By Jim Sammons
The desire to target the bigger gamefish that haunt our coasts is growing.
In my home, most kayak anglers target yellowtail and white when starting to venture offshore for fish that can give them their first real kayak sleigh ride. Down south in Baja, likely targets are the tough fighting rooster fish, tuna or bull dorado for arm-aching action and long rides. For many the sensation of getting dragged around the sea has become an addiction for which they must get another fix.
For a few of these intrepid kayak anglers the addiction grows and the need to challenge bigger and badder prey takes over. This desire pushes them to attempt landing fish so large, many people in much bigger boats would balk. Fish that can be longer and certainly weigh more than the small plastic vessels they are fishing from.
I can tell you from personal experience that catching a tuna, thresher shark, striped marlin or tarpon from a fifteen-foot kayak is something that gets your heart pumping and your adrenalin flowing like nothing else. The rush that comes from bringing a fish to color can actually hurt you. Not just sore muscles hurt, but physical damage hurt. Experiencing a thresher shark greyhounding across the water or a marlin slashing his bill mere feet away causes even the heartiest of us to wonder if this is the smartest thing to do. Though we will do it every chance we get.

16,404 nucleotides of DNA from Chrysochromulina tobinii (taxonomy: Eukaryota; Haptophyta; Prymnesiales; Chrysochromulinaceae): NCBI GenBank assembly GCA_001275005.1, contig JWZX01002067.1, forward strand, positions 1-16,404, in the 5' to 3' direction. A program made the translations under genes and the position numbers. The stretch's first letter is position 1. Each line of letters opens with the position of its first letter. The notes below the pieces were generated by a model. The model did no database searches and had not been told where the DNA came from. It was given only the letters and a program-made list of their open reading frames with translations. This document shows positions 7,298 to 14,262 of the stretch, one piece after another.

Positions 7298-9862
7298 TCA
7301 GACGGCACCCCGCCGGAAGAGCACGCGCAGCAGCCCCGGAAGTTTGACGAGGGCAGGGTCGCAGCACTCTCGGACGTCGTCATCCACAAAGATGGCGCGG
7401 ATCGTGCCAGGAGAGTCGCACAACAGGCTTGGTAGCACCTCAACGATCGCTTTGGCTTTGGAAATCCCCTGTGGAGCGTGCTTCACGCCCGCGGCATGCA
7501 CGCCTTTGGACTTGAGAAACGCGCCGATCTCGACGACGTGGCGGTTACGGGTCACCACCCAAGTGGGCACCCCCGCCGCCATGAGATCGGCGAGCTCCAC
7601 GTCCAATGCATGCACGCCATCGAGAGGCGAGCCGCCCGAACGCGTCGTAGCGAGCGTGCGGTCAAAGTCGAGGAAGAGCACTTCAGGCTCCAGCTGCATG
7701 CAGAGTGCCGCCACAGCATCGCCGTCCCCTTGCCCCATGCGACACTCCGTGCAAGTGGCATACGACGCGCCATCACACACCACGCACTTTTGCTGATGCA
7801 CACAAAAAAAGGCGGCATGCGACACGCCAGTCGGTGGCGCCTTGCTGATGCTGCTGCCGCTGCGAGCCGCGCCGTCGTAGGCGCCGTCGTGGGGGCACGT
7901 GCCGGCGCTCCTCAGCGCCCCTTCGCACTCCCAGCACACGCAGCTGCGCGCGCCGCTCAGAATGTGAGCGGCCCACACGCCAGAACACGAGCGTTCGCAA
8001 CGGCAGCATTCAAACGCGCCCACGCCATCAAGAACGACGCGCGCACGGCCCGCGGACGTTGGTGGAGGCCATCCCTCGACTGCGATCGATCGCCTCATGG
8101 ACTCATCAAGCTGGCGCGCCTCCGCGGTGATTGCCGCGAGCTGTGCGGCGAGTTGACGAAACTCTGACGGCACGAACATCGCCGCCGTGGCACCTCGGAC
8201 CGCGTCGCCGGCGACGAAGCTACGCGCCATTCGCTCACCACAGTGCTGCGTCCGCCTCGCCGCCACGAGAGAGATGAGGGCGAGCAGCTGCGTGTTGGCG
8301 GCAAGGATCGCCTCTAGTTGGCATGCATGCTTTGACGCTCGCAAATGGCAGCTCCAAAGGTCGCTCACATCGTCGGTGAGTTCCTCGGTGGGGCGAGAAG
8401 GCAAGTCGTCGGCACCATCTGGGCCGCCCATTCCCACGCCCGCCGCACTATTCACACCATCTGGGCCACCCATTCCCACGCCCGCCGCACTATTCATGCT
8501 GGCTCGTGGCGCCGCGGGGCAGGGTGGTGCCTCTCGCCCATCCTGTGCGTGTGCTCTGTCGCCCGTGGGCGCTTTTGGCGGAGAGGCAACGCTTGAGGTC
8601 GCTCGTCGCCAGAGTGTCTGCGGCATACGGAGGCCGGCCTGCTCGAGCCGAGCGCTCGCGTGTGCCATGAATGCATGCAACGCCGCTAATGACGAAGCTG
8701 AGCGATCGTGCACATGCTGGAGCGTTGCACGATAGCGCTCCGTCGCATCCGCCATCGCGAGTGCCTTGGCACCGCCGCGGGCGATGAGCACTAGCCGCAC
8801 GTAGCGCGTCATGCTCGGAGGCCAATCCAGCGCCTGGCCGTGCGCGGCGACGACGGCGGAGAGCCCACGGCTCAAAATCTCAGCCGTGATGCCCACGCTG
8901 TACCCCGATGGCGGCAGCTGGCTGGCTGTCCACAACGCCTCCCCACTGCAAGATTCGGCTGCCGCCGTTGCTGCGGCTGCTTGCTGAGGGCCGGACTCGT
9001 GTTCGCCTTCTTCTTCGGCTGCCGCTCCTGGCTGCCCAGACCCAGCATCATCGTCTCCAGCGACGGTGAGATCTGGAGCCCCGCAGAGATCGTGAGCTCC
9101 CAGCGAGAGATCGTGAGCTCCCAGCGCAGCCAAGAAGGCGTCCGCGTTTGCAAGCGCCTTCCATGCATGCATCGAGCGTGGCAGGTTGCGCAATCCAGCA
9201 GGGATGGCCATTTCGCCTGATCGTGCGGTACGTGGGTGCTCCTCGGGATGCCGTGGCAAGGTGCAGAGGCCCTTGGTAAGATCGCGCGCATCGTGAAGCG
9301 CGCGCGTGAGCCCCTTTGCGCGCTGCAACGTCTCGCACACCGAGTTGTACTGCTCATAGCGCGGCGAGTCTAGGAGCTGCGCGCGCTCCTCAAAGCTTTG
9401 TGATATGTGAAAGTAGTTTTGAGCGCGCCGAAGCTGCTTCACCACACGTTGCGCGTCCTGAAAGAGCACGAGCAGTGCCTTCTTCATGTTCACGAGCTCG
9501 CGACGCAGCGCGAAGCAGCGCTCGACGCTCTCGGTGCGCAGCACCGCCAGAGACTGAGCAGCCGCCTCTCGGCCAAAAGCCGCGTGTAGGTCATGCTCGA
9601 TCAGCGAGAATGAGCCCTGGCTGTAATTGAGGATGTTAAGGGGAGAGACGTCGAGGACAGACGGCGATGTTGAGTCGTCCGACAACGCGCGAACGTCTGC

Targeting big game from the kayak is not to be taken lightly; the inexperienced can quickly find that they have taken on more than they bargained for. Even a thresher pup of sixty pounds can be a handful once next to the kayak, tail flailing past your head. I can tell you first hand that having a marlin slam into the side of your kayak may make you rethink what you are doing. These very dangers attract us to this type of fishing; it really is you against the fish. Think about it. More people have summited Everest than have caught a marlin from a kayak. It is a pretty exclusive club.
The job gets serious during the end game, the landing of the fish. Here are some quick tips for dealing with big fish in your kayak.
- Have a game plan before you hook up.
- Keep your deck clear.
- Have the proper landing tools whether keeping or releasing your catch.
- Never bring a green fish close to your kayak.
- If it is a species you are not familiar with, fish with someone who has experience with this fish if possible.
- Know your limitations. If you get the fish near your kayak and you are not ready to deal with a fish of that size, cut it loose.
- Teamwork goes a long way when it comes to landing the real big fish. Don’t be afraid to ask for help.
Jim Sammons is a Jackson Kayak Factory Fishing Team member, and a mountain climber in the world of kayak fishing. He’s handled nearly 50 billfish during his kayak fishing career. He is something of a TV star too – The Kayak Fishing Show with Jim Sammons airs on WFN.